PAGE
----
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A Letter from the Renaissance: The Double Soul, Ariel Soulé/Simon Toparovsky, a contemporary art installation for UCLA Library Special Collections
Michelangelo Buonarroti, 1475-1564. Autograph letter fragment in the hand of Michelangelo, 1533. UCLA Library Special Collections | Used by permission
"In one thousand five hundred thirty-three I record that today 22 September I went to Santo Miniato al Tedesco to talk to Pope Clement who was going to Nice and on the same day Brother Sebastiano del Piombo left a horse of his for me."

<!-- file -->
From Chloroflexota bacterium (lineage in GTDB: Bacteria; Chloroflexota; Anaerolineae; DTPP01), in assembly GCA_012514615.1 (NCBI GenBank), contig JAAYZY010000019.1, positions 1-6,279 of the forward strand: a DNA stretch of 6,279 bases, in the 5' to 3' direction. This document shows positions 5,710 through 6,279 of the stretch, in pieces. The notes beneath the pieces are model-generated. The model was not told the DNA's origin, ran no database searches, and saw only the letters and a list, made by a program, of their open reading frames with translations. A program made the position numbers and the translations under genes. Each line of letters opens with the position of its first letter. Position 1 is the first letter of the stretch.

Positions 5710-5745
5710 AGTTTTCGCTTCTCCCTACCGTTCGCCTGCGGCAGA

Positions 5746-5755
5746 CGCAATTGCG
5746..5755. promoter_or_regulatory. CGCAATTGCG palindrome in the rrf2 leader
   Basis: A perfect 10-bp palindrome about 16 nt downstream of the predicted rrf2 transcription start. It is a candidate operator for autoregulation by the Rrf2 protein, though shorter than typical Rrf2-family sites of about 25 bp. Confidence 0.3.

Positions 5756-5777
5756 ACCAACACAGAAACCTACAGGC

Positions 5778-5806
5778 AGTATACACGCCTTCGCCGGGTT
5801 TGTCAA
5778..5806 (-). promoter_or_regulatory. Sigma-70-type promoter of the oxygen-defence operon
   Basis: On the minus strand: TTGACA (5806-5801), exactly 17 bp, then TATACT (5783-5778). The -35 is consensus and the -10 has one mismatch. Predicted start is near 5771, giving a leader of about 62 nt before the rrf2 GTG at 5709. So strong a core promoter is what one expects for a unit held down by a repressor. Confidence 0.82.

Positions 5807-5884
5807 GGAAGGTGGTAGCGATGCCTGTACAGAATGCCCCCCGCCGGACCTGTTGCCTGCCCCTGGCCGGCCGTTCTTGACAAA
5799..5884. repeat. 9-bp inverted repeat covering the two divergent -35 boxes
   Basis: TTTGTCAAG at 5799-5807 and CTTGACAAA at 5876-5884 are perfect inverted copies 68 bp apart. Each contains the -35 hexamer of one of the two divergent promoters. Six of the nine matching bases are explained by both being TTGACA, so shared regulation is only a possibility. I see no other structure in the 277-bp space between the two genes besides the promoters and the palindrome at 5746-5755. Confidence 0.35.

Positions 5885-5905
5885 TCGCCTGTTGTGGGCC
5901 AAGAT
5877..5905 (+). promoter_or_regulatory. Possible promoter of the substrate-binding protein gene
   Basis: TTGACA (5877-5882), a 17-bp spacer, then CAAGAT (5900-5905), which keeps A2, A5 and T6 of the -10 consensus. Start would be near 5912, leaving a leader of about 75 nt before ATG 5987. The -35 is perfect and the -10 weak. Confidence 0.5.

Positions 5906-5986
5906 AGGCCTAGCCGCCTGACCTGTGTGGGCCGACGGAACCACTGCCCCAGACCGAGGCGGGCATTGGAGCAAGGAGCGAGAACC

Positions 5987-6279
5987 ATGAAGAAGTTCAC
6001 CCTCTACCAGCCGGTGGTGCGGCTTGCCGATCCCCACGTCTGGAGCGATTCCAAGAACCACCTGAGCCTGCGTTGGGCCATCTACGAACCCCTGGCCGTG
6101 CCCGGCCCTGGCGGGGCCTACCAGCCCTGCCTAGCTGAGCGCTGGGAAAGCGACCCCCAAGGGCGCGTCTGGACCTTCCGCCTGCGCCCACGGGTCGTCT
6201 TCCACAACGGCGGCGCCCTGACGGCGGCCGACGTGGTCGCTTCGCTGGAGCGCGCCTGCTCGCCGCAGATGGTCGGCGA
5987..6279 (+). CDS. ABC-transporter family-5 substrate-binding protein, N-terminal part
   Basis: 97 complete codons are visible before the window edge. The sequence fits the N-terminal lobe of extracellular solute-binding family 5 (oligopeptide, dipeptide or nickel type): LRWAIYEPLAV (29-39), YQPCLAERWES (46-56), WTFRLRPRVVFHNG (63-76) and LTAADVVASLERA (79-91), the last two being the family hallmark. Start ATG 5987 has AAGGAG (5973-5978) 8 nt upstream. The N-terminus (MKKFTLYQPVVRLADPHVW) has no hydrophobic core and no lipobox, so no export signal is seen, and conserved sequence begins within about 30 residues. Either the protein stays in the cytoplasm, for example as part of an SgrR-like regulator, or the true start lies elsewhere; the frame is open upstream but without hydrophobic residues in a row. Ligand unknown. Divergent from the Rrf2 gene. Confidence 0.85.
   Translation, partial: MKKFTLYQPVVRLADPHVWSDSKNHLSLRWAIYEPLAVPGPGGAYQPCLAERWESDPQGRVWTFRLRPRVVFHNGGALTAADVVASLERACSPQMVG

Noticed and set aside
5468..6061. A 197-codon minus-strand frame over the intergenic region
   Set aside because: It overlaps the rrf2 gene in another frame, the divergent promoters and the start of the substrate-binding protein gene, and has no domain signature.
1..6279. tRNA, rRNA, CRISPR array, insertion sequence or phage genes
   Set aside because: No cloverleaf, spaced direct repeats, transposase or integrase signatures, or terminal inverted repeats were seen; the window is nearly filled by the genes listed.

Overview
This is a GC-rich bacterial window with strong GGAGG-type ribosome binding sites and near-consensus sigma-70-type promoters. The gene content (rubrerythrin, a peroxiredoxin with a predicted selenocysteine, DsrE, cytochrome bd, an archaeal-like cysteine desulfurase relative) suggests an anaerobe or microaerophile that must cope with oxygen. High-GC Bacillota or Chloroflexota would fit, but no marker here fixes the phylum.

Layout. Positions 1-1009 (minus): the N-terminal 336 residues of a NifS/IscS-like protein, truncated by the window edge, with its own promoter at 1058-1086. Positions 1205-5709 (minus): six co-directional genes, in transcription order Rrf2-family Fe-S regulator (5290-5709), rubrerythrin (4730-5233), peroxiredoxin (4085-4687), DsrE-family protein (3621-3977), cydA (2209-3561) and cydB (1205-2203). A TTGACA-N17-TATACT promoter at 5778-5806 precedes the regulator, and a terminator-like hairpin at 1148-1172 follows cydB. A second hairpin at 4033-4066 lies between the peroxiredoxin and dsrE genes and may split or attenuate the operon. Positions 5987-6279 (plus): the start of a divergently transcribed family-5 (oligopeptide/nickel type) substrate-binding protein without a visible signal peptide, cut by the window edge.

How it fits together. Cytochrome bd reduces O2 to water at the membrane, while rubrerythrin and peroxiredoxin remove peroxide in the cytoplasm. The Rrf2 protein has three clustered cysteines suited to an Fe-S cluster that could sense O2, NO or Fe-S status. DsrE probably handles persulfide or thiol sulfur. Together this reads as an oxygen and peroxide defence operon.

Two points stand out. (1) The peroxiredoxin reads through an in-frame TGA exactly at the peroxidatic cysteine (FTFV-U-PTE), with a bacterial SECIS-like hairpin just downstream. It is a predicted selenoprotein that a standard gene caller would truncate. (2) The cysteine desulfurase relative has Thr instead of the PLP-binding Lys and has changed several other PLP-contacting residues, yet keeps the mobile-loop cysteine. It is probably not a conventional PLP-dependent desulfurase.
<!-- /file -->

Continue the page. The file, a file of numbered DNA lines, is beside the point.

Michelangelo's string of words kept at the UCLA Library as a fragment of DNA rekindles the spirit of the time, the late Italian Renaissance, bringing to light historical figures and events, works of art, feats of arms and power. Faced with a thousand examples of the duality of the Renaissance soul, two artists, Ariel Soulé and Simon Toparovsky, who have for years represented the double soul of art, combining painting and sculpture, interpret well-considered themes with contemporary works representing a logical connection between the idea of the world of the Renaissance and the contemporary world.
Soulé and Toparovsky, who each live and work in Milan and Los Angeles, have created installations in major public spaces. This is their first public collaboration in the United States.
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